Spain is eyeing up vaccine passports as one of a raft of possible measures aimed at reopening the country to visitors this summer.
Secretary of State for Tourism Fernando Valdes told The Independent that the country was was “canvassing the European Union and the Organisation for Economically Developed Countries to agree to a system of vaccine passports to increase tourists’ mobility.”
However, Valdes also said that tourists who don’t have proof of vaccination will not be barred, and that the vaccine passport will be only one of a “series of measures” designed to bring international visitors back to the costas.
“A vaccine certificate should help us regain mobility and would have to complement our works with testing and other means that we have already implemented to avoid transmission such as face masks or social distancing.”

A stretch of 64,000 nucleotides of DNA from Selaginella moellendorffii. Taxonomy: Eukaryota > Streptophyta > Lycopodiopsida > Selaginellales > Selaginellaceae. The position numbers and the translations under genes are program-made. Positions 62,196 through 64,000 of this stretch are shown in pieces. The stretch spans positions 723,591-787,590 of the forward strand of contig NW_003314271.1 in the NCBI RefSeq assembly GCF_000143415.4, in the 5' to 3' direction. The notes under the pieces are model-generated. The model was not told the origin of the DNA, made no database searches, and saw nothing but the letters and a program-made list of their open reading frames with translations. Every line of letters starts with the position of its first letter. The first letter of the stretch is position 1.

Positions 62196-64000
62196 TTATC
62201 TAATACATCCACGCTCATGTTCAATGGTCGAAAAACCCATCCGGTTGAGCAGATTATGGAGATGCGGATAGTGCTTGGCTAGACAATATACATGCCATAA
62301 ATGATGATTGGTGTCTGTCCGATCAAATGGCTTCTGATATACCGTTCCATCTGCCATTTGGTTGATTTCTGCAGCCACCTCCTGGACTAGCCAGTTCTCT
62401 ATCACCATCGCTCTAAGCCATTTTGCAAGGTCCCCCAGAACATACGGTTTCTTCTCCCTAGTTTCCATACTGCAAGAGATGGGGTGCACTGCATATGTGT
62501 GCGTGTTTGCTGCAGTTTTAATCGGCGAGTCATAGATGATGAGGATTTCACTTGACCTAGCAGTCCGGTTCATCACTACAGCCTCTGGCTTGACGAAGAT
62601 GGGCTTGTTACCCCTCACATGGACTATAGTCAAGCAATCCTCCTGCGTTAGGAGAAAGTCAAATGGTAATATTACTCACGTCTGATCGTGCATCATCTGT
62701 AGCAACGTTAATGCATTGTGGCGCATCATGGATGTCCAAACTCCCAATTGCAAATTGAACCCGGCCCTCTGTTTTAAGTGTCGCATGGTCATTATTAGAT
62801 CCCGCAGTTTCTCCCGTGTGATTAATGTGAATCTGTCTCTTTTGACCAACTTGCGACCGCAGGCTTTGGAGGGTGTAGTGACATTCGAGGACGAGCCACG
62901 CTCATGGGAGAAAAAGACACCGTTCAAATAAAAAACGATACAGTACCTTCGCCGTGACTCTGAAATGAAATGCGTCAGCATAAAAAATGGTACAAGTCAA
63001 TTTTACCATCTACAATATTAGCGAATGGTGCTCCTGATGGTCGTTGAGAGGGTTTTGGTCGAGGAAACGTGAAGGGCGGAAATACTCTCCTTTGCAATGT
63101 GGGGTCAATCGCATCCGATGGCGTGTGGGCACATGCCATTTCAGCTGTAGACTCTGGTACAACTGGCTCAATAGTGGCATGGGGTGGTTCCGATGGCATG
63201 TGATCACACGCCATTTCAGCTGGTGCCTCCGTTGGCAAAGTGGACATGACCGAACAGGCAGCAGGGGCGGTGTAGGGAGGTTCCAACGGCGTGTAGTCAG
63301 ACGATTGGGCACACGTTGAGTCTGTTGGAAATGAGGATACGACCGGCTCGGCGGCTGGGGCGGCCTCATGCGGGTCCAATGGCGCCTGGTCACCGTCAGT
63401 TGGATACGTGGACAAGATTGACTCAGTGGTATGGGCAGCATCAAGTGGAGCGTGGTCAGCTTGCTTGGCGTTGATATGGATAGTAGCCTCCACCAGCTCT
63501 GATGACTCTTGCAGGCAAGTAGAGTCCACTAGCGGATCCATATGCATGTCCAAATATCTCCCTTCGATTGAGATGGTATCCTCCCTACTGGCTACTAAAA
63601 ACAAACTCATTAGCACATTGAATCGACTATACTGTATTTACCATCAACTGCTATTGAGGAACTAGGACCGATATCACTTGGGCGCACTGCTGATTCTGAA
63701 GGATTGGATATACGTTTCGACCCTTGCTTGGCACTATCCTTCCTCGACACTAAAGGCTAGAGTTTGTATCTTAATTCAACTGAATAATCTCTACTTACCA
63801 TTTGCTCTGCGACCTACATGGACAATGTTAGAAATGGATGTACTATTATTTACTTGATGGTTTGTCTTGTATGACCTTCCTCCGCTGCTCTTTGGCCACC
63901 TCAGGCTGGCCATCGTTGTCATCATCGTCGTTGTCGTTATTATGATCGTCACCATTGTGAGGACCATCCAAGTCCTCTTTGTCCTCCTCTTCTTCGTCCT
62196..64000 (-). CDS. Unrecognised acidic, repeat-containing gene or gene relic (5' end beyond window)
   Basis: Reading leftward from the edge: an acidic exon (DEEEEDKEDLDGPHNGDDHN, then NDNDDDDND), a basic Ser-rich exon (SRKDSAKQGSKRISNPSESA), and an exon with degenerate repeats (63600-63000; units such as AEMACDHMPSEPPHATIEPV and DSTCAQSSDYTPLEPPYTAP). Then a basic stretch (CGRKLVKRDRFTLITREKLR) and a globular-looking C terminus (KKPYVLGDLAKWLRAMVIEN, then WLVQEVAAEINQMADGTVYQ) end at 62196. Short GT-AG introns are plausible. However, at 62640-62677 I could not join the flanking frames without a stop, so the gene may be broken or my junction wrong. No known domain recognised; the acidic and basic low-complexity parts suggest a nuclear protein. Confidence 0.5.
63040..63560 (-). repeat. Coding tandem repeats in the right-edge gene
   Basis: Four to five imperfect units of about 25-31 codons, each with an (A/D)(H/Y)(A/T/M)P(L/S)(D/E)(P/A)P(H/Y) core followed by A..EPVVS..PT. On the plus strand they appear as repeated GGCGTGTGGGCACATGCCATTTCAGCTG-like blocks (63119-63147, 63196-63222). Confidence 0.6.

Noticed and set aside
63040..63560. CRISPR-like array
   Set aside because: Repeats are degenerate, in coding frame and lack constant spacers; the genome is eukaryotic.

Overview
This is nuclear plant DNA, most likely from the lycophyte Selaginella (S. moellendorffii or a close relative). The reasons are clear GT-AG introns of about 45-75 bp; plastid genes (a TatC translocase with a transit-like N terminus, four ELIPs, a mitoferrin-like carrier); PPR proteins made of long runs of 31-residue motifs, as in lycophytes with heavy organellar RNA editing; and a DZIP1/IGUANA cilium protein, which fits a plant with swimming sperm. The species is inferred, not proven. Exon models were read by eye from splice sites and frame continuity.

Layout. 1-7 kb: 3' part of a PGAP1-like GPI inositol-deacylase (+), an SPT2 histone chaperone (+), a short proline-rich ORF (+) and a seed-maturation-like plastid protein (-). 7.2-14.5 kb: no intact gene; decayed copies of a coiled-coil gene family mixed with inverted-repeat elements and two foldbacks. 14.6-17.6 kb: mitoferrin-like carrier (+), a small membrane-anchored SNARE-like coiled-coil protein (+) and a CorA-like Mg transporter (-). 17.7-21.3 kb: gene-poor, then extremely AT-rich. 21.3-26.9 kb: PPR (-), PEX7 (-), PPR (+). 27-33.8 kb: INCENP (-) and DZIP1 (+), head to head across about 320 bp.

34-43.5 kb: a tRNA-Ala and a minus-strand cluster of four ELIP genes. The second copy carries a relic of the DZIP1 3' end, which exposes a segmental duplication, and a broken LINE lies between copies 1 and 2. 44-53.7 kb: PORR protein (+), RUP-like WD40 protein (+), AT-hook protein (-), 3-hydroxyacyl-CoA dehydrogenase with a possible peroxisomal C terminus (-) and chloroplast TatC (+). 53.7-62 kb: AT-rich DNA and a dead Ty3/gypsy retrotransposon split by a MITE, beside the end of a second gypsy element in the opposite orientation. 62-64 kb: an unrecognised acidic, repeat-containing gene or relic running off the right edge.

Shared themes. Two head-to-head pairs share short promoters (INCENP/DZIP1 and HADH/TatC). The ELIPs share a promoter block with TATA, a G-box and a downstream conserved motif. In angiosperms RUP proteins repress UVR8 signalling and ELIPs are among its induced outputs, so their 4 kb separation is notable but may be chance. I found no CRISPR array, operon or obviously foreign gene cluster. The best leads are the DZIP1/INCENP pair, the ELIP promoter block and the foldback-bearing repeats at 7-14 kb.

Prime Minister Pedro Sanchez, who is under enormous pressure to restore a tourism industry that employs 13 per cent of the labour force and generates 12 per cent of the country’s GDP, said the country was going to receive quadruple the number of vaccine doses over the next four months than it did in the first quarter of 2021 and that the aim is to have 70 per cent of the country vaccinated by September.
In the meantime, the government is keen to negotiate safe air corridors with countries like Ireland, the UK and Germany to make sure that tourism-dependent destinations like the Canary Islands and the Balearics can open up to tourists if the contagion rates dip below those on the mainland.